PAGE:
In 1933 Bidlake was 66 years old, and in the months before that tragic accident he had been preparing to retire from all his official positions and move from London to Devon. He was held in such high esteem that a scheme was in progress to present him with a special and award and a cheque in recognition of his services to cycling. When the news of his death broke, the cycling world was deeply shocked, and this tribute was immediately altered to become a memorial for Bidlake. This took two forms: first a small memorial garden was laid out beside the Great North Road at Sandy in Bedfordshire; and second, an award was set up, to be given each year for outstanding achievement in cycling, or for outstanding services to the sport. The whole enterprise was funded by public subscription. The first award was made in 1934, when the garden was officially opened in September of that year, a crowd estimated at 4000 gathered to see it, cyclists who had come from all over England to honour Bidlake’s name. Had Bidlake not died when he did, he would presumably have received his cheque and his memento – perhaps a silver plate or a statuette or something of that kind – and there would have been no Bidlake Prize.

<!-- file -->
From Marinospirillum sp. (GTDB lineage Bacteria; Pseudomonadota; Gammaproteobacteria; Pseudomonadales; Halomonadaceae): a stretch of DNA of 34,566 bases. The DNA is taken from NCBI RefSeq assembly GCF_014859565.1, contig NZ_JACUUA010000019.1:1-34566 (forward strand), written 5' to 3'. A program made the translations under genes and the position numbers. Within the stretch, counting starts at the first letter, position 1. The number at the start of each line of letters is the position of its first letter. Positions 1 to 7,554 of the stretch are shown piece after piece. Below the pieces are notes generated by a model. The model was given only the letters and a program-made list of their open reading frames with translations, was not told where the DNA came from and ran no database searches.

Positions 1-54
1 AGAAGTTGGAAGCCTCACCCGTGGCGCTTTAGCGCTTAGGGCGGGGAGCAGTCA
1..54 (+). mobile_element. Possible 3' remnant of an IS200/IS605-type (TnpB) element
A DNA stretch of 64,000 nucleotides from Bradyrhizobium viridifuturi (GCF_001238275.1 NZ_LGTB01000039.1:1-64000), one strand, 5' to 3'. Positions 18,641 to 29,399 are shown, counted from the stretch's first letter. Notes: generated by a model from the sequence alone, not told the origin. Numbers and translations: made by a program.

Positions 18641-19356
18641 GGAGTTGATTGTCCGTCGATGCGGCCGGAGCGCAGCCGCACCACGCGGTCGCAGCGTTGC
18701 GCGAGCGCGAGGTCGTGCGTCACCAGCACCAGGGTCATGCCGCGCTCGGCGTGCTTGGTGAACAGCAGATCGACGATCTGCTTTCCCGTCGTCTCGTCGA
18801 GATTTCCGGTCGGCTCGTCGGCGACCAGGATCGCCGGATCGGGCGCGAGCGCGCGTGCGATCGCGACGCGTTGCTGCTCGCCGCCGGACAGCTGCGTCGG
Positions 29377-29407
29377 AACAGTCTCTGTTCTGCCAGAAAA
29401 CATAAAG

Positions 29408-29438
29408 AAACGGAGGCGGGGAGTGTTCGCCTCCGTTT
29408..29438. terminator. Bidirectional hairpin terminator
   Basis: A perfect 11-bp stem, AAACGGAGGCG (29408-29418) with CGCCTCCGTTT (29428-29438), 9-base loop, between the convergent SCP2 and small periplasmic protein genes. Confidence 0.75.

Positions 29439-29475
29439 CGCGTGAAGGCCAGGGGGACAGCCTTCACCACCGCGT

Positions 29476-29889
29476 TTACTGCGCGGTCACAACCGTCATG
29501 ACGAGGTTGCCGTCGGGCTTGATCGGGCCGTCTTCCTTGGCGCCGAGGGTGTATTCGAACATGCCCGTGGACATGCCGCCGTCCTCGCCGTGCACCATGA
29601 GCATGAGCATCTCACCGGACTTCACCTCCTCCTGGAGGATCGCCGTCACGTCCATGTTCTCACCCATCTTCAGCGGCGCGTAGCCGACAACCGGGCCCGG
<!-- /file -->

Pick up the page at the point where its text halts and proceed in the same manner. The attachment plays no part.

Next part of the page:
What Bidlake had achieved for bicycle racing in the 1890s deserves to be explained more fully, since it largely determined the course of cycle sport in England for the next half century and more. Early road racing in the 1870s, 80s and 90s was a very rough and ready affair, with no set rules, in which the contestants used pacers to help them, so that a field of a dozen racing men, each with two of three pacers, could end up as a bunch of thirty or more passing through towns, villages and countryside at what seemed then like a high speed. The motor car had not arrived of course, so the only other road users were pedestrians and horsemen, and the latter developed great hostility towards cyclists, and used their influence to discourage cycling generally and to prevent racing in particular, which was then referred to as “furious riding,” and condemned as socially irresponsible. There were never any laws passed to outlaw or limit the right of cyclists to use the roads, but local constabularies had the power to stop cyclists and prosecute and fine them for obstructing the highway. In areas where cyclists congregated and where races were held, such as Bidlake’s country along the Great North Road, a form of guerrilla warfare developed, as racers shifted their venues and dodged the police who were sent out to stop them.